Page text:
OXFORD — Townspeople approved a nearly $4 million municipal budget for fiscal year 2016 at town meeting Saturday morning.

The $3.87 million in local spending was the amount recommended by the Budget Committee and selectmen. Despite increases in almost every department, the overall budget is down from last year by nearly 1 percent because of outside grant funding and the payment of nearly $192,000 in debt. 

Nearly 100 residents turned out at the Oxford Elementary School, and as a first order of business voted to add Diffin Road, a dead-end road to the town’s maintenance roster.

By a clear majority, voters agreed to discuss and vote on each departments’ budget, defeating an amendment to group them under a single vote. 

There was little discussion on most department budgets, which passed in near-unanimous votes. The meeting lasted a little under an hour. 

A $116,683 increase over last year’s budget at the Police Department is being driven by the addition of a new officer. Total spending will be $790,803. The position is being created through a two-year grant, which is being offset by $68,000 in outside funding. 


The Fire Department will see a $60,000 increase to $341,338, or 21 percent more than this fiscal year through the creation of a full-time, appointed chief. The town’s current part-time, elected chief will cease office Tuesday, June 9.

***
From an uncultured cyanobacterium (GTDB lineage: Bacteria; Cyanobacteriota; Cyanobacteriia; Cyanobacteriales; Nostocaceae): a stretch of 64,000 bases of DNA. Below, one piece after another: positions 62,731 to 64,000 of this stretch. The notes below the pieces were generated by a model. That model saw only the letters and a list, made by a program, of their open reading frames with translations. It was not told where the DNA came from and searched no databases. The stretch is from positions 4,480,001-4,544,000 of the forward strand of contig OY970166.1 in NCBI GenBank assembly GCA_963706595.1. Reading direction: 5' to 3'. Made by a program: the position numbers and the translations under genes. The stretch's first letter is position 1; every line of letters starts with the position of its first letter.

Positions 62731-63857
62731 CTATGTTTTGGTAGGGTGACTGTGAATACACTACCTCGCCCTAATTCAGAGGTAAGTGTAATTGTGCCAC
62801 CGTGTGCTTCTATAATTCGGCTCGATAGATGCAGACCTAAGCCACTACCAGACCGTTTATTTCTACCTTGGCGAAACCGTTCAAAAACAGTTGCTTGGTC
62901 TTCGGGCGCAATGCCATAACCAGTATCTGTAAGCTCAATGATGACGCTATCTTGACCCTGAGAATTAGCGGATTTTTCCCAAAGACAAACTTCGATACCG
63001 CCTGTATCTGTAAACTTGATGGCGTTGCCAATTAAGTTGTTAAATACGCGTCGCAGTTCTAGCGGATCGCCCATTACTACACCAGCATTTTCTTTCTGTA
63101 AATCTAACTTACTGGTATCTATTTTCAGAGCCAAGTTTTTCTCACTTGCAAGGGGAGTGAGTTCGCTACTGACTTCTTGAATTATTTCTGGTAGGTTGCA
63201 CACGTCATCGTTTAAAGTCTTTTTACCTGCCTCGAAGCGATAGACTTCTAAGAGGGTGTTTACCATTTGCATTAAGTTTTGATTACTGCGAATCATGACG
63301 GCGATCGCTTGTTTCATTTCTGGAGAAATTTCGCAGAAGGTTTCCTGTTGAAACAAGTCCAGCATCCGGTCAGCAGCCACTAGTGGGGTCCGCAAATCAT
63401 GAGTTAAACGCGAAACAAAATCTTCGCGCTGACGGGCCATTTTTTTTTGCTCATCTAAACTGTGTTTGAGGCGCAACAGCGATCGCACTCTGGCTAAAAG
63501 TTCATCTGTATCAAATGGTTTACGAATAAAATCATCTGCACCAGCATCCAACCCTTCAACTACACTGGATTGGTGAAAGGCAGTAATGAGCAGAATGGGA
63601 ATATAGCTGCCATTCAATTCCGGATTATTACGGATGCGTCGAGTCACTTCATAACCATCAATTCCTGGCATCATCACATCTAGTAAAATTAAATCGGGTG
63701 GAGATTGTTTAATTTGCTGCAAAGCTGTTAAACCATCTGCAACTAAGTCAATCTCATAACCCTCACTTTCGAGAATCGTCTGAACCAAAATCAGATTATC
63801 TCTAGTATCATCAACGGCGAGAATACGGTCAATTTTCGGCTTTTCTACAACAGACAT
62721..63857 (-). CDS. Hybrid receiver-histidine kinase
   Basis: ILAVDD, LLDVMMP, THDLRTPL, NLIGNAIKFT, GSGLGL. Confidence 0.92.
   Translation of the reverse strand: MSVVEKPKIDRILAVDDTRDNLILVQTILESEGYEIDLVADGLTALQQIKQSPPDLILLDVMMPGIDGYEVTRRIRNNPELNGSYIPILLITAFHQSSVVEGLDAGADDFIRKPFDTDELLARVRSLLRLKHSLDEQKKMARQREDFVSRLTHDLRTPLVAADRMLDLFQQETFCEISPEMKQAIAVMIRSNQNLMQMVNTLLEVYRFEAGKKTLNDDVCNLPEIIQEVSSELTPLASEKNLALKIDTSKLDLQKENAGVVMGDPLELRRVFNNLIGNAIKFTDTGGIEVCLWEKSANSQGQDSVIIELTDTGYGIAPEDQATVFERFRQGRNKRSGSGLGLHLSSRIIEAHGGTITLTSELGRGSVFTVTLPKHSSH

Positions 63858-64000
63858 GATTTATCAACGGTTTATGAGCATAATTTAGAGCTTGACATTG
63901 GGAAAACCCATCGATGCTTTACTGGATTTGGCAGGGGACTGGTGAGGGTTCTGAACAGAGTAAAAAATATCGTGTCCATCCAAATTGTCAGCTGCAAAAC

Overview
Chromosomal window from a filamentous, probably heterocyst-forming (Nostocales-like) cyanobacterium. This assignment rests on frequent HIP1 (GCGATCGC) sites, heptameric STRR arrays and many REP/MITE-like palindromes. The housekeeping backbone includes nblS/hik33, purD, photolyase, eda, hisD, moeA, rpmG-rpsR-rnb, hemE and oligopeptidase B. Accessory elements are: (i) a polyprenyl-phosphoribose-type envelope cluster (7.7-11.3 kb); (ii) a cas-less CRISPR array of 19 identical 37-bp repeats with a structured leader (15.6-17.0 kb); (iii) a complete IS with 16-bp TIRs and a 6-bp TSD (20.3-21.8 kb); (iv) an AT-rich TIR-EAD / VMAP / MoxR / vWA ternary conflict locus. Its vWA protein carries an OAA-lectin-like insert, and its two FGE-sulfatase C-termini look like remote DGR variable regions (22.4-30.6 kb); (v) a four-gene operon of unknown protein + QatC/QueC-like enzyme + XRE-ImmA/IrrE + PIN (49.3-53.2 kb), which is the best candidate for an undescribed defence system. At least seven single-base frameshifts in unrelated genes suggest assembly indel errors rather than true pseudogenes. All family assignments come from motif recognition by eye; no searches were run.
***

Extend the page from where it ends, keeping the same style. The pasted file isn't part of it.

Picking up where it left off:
Asked whether the town had hired a new fire chief, Town Manager Michael Chammings said a finalist is going through a background check. The salaried position will pay between $49,000 and $51,000, Chammings said.

Residents, several of whom work at the sewer and water department in neighboring Paris, asked for information on the cost projections for the as-yet-unfinished waste-water treatment facility. The town is asking to bill users tied into the system a total of $181,000 next year. 

Chammings said the cost to operate the system reflects half a year of maintenance. He said the sewer will be paid through an enterprise account funded by users tapped into the system, and not through the property tax. Chammings didn’t have a firm estimate on the number of users who are ready to tap into it, saying, “A lot of people (are) lined up.” 

One woman rose to commend the work Recreation Department Director Connie Staples had done over the past year. 

“She’s running a miracle at the department,” the woman said. “It’s so clean inside, there’s so many activities. She’s done an amazing job.” 

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